THIRD COAST INTERNATIONAL AUDIO FESTIVAL
Out of 420 entries from 13 countries, Radio Diaries won the Gold at the 14th annual Third Coast Richard H. Driehaus Foundation competition honoring the best audio documentaries of the year.
The top winning entry was Teenage Diaries Revisited – Melissa’s Story, produced by Joe Richman and Sarah Kate Kramer of Radio Diaries and broadcast on NPR’s All Things Considered. It follows the life of Melissa Rodriguez, who participated in the 1996 series of Teenage Diaries as a young mother, and chronicles her life since then with her son, now a teenager himself.
Two additional pieces received medals in the best documentary category. Silver went to The Real Tom Banks by Jesse Cox and Timothy Nicastri of ABC Radio National’s Creative Audio Unit in Australia. The piece highlighted the experiences of Tom Banks. a disabled, gay young man looking for love online.
Producer Emily Hsaio of Transom Story Workshop took the bronze for Leaving a Mark, in which Hsaio meets a man who wants to remove his swastika tattoo.
Two documentaries shared the director’s choice award. Colin McNulty of Whistledown Productions and BBC Radio 4 won for his Burroughs at 100, a portrait of the American author William S. Burroughs. State of the Re:Union, the public radio series distributed by NPR and Public Radio Exchange, won for The Hospital Always Wins by Laura Starecheski. Edited by Deborah George and Taki Telonidis, it focuses on Issa Ibrahim, a patient at a mental hospital in Queens, N.Y.
Winning entries in other categories include:
- Help Wanted by Luke Malone with producer Robyn Semien and editor Ira Glass for This American Life, recognized for Radio Impact. It reported on the struggles of young, non-offending pedophiles in their teens and early 20s and what they were doing to get treatment.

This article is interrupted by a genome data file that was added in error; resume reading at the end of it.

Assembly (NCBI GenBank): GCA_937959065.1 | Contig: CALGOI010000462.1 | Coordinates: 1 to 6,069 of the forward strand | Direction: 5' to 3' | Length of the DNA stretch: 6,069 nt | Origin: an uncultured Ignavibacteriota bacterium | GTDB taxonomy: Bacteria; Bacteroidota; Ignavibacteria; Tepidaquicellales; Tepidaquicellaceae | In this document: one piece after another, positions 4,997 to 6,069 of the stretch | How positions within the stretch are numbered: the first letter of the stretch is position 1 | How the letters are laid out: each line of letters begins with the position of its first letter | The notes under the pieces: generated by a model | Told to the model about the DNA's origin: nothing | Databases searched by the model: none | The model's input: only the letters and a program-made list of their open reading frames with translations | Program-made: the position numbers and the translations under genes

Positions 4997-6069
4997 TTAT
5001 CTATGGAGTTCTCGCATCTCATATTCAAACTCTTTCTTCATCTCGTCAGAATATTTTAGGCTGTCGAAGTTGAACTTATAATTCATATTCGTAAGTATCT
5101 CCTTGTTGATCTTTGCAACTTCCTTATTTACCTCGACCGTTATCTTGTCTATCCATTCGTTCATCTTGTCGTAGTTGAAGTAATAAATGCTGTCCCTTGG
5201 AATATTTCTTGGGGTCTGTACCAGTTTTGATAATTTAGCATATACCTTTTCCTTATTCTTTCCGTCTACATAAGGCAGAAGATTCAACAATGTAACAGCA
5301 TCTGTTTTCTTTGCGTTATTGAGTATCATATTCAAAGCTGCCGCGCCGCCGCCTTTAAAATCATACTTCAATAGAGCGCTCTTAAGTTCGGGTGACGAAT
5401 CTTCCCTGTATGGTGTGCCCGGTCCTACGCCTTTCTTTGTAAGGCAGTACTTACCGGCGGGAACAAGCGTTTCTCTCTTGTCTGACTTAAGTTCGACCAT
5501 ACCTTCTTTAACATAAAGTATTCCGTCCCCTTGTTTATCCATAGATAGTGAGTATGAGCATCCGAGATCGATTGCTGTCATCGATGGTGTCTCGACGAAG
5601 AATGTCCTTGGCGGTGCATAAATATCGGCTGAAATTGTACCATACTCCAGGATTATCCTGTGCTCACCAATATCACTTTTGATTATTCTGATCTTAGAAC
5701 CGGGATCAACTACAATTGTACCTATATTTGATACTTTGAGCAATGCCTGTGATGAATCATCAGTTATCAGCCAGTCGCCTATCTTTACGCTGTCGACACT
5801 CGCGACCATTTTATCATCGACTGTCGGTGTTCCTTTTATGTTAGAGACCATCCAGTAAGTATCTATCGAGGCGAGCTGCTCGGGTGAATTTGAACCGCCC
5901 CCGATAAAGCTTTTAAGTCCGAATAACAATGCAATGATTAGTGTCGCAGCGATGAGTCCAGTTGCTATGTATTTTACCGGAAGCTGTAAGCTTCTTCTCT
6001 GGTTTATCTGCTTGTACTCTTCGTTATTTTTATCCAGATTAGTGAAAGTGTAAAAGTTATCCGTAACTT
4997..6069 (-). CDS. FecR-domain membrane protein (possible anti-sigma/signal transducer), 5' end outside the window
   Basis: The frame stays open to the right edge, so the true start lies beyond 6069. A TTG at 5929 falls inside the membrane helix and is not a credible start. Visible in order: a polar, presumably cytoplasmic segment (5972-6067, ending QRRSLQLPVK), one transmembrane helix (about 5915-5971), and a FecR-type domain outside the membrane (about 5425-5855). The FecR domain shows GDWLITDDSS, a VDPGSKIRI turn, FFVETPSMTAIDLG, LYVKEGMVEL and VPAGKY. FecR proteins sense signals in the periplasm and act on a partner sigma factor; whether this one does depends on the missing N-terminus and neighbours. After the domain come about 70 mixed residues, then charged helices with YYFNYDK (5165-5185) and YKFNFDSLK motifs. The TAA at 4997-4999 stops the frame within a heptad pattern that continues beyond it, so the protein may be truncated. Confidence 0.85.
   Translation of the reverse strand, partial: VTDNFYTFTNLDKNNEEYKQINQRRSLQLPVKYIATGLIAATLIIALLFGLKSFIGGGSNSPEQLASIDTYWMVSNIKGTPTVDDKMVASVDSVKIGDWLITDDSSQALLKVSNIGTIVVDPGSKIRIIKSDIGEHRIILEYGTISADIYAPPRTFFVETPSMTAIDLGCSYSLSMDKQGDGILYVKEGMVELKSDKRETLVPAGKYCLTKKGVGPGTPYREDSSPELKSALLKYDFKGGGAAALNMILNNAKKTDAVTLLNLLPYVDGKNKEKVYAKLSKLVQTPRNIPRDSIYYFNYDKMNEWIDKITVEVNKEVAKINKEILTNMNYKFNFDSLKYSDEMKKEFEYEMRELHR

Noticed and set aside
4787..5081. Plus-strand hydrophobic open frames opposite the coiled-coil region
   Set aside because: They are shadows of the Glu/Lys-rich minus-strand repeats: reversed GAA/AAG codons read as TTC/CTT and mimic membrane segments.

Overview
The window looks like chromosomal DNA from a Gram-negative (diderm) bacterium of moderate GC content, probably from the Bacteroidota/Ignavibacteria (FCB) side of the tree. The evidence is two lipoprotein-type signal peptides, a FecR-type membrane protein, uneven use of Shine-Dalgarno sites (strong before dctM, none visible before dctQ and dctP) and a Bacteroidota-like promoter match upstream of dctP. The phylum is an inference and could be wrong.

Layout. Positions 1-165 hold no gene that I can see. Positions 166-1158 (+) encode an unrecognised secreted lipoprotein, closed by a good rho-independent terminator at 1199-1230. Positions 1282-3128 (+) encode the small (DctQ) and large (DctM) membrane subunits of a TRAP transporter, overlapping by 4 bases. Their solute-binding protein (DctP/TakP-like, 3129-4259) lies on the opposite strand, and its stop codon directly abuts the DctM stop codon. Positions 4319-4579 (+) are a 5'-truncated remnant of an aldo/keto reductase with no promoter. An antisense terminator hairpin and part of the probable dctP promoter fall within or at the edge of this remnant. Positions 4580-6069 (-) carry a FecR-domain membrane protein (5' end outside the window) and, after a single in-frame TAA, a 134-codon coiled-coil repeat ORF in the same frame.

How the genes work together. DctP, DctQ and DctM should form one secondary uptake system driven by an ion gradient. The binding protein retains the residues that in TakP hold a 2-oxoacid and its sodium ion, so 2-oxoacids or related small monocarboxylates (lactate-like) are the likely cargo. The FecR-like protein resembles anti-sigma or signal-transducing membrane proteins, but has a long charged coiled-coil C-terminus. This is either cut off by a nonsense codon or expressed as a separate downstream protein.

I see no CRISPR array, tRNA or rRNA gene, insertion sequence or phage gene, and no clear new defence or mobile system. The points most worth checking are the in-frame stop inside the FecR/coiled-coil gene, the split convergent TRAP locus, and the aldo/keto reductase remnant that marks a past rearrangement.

- Lance and Nina: An Unlikely Story of Recovery and Redemption by Karen Brown and editor Sam Hudzik of New England Public Radio WFCR, cited for best news feature. It reports on an unexpected turn of events when a heroin addict robbed the home of a local artist and recovering alcoholic.
- Here I Am and Here Be Danger by Canadian independent producer Annie McEwen won for best new artist. McEwen described the piece as an experiment in heartbreak in a non-narrated format.
This year’s competition featured the first-ever presentation of the Little Mermaid award, created by This American Life’s Ira Glass to reward stories that are “both beautifully crafted and entertaining.” Two audio pieces were recognized: 100 Songs in a Day, produced by PJ Vogt and Alex Goldman for the TLDR podcast; and Chicago to Mexico, by Bus, a story of a long journey on a coach bus. It was produced by Linda Lutton and edited by Cate Cahan for Chicago’s WBEZ.
Winners will receive cash awards ranging from $1,000-$4,000. Their stories will be made available to a national audience in Best of the Best: The 2014 Third Coast Festival Broadcast, distributed by the Public Radio Exchange.
ARIZONA STATE UNIVERSITY
Arizona State University inducted the general manager of Eight, Arizona PBS, Kelly McCullough, into the Alumni Hall of Fame for the Walter Cronkite School of Journalism and Mass Communication.
McCullough studied broadcast management at the Cronkite school and graduated in 1982. He has worked at Eight, Arizona for 30 years, initially working in fundraising TV production. He became general manager in 2008.
As the 46th inductee into the Cronkite Hall of Fame, he joins other notable graduates including CNN International’s Becky Anderson and Pulitzer Prize–winning reporter Julie Cart of the Los Angeles Times.
Reel Sisters honored Mable Haddock, the founding director of the National Black Programming Consortium, with a Pioneer Award Oct. 26.